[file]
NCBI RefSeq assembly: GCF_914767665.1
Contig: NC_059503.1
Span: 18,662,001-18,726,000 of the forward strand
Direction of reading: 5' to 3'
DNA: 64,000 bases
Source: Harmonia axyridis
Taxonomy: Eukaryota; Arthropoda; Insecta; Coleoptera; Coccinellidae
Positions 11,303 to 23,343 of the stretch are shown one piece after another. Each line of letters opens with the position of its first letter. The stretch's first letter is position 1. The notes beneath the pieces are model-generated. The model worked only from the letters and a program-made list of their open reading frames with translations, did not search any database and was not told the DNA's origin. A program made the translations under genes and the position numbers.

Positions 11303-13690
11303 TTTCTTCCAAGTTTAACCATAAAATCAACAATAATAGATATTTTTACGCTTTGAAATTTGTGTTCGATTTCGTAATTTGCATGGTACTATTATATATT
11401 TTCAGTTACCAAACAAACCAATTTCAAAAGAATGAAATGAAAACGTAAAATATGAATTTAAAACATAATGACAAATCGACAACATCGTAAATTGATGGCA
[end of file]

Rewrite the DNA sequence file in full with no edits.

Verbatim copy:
NCBI RefSeq assembly: GCF_914767665.1
Contig: NC_059503.1
Span: 18,662,001-18,726,000 of the forward strand
Direction of reading: 5' to 3'
DNA: 64,000 bases
Source: Harmonia axyridis
Taxonomy: Eukaryota; Arthropoda; Insecta; Coleoptera; Coccinellidae
Positions 11,303 to 23,343 of the stretch are shown one piece after another. Each line of letters opens with the position of its first letter. The stretch's first letter is position 1. The notes beneath the pieces are model-generated. The model worked only from the letters and a program-made list of their open reading frames with translations, did not search any database and was not told the DNA's origin. A program made the translations under genes and the position numbers.

Positions 11303-13690
11303 TTTCTTCCAAGTTTAACCATAAAATCAACAATAATAGATATTTTTACGCTTTGAAATTTGTGTTCGATTTCGTAATTTGCATGGTACTATTATATATT
11401 TTCAGTTACCAAACAAACCAATTTCAAAAGAATGAAATGAAAACGTAAAATATGAATTTAAAACATAATGACAAATCGACAACATCGTAAATTGATGGCA